Subway is the only way

Jordan Bierbrauer Opinion Editor

When it comes to picking out what I want to eat I am not a picky eater. If something is considered food, I will most likely try it (besides frog legs, because that is disgusting).There is only one category of food where I become picky, and that category is sandwiches, specifically subs.

I am a man that likes my subs. I have been making sandwiches since I could make food myself, and I have always enjoyed being able to add whatever I wanted onto my sandwich. Then one day, I was brought into a Subway restaurant with my family, and I was instantly excited that I could put whatever I wanted on my sandwich, just like I could do at home.

Even though I did not frequent Subway as a little kid, I can remember telling my parents that one day I wanted to work at Subway, for the sole purpose of fulfilling my love of sandwich making.

Eventually the day came, where once I turned 16, I could officially work at a Subway restaurant, and just three short months after my 16th birthday, I became an official Sandwich Artist (or Sandwich Sculptor, as I like to call it), at the local Subway.

At Subway restaurants, you get to make a free sub every time you work, no matter the length of time. With that knowledge, I started experimenting right away, for there are countless combinations one could do at a Subway, and I wanted to try as many things as I could. 

Like I said earlier, I am not picky with food, but I love being able to choose what goes on my sandwich, because I know what tastes good together.

Now I had never tried any other sandwich shop other than Subway, so when I started hearing more and more people talk about Jimmy John’s, I was intrigued to try it.

My first visit at Jimmy John’s started off well. I enjoyed all the humorous signs on the walls and the atmosphere of the shop.

But then I looked at the menu, and noticed each sub already told you what you would get on it if you ordered it. Then I noticed that I would have to pay extra if I wanted to add any more veggies to my sub. Then I noticed the prices next, stating that an eight inch sub was $5+.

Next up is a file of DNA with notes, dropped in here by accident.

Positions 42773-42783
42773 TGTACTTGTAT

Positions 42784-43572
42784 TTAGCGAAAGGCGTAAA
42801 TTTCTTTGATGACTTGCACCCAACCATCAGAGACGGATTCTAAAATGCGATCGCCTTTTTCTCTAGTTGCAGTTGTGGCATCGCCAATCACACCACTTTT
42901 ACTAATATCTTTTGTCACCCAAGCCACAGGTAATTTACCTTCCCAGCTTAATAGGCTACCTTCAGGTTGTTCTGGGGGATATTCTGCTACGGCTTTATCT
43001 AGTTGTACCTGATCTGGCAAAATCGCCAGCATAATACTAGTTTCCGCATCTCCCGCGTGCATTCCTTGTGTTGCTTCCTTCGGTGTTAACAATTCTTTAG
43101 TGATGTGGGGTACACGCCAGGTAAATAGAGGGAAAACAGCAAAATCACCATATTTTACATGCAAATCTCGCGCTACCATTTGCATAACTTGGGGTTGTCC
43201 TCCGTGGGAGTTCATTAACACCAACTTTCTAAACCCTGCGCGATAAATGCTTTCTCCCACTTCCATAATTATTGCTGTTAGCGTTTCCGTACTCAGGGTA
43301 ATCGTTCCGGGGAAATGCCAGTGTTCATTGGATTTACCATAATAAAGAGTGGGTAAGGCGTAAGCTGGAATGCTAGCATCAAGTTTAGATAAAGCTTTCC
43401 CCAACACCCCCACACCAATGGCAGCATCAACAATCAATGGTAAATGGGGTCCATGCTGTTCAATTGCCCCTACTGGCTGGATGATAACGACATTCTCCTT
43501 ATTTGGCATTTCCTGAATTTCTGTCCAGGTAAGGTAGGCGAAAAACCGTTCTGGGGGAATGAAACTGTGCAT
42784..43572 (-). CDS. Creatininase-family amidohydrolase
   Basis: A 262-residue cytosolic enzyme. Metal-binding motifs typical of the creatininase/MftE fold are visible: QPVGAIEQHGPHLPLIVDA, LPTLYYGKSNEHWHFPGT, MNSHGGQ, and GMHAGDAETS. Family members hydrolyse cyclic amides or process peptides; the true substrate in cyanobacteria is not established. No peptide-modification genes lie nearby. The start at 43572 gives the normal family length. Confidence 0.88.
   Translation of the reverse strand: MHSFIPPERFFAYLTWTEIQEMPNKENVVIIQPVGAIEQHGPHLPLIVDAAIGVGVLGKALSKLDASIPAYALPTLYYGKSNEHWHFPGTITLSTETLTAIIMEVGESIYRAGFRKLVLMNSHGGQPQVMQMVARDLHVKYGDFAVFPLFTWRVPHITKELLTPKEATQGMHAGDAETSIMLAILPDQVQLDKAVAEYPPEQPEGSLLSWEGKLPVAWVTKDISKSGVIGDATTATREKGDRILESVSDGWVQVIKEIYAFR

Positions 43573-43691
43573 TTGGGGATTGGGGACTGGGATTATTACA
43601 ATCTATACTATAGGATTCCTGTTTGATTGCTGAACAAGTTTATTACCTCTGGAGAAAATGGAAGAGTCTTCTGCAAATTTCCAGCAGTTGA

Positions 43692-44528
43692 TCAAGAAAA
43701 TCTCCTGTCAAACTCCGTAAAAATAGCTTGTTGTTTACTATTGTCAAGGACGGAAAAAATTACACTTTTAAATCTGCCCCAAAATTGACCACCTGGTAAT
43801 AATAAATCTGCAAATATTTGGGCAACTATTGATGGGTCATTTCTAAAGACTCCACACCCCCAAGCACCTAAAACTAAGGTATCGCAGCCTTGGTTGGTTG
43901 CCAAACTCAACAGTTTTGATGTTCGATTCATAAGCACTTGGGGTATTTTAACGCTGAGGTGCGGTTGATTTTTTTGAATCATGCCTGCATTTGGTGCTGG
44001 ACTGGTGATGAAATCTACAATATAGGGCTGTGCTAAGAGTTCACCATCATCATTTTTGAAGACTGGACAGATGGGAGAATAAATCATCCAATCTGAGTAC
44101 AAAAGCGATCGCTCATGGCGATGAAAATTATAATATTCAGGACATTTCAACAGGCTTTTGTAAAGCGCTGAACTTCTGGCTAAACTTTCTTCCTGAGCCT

I am not saying that Jimmy John’s subs are bad, because I rather like the taste of them (same goes for Erbert’s and Gerbert’s, Sub Club, Firehouse Subs, etc.), but the one thing I do not like about all these sub shops is that your choosing rights are taken away.

Unless one wants to spend an extra $2 for some spinach, tomatoes and cucumbers, they will not be receiving a hefty sandwich from any of these places. That is where Subway stands out to me.

At Subway, I can get a footlong sub for $5+, and add as many veggies to it as I want. At Subway restaurants, the menu only tells you what meat is on a sub. As for the rest of the contents of the sub, that is the customers given right to choose what they want.

Of course extra meat and cheese will cost more at Subway, but that fact is true for almost any other sub shop as well.

Subway gains its uniqueness from not charging customers more money to put extra ingredients on their sandwiches, and for offering their customers reasonable prices for what they are paying for.

Now some may say that I am a bit biased because of my extensive career as a Sandwich Sculptor, but nevertheless, I still give any sandwich shop a chance to change my mind. Still to this day if I am ever craving a sub with freshly baked bread, tender meat and freshly cut veggies, I know that Subway is the only way.

Jordan Bierbrauer is a psychology major and can be reached at [email protected]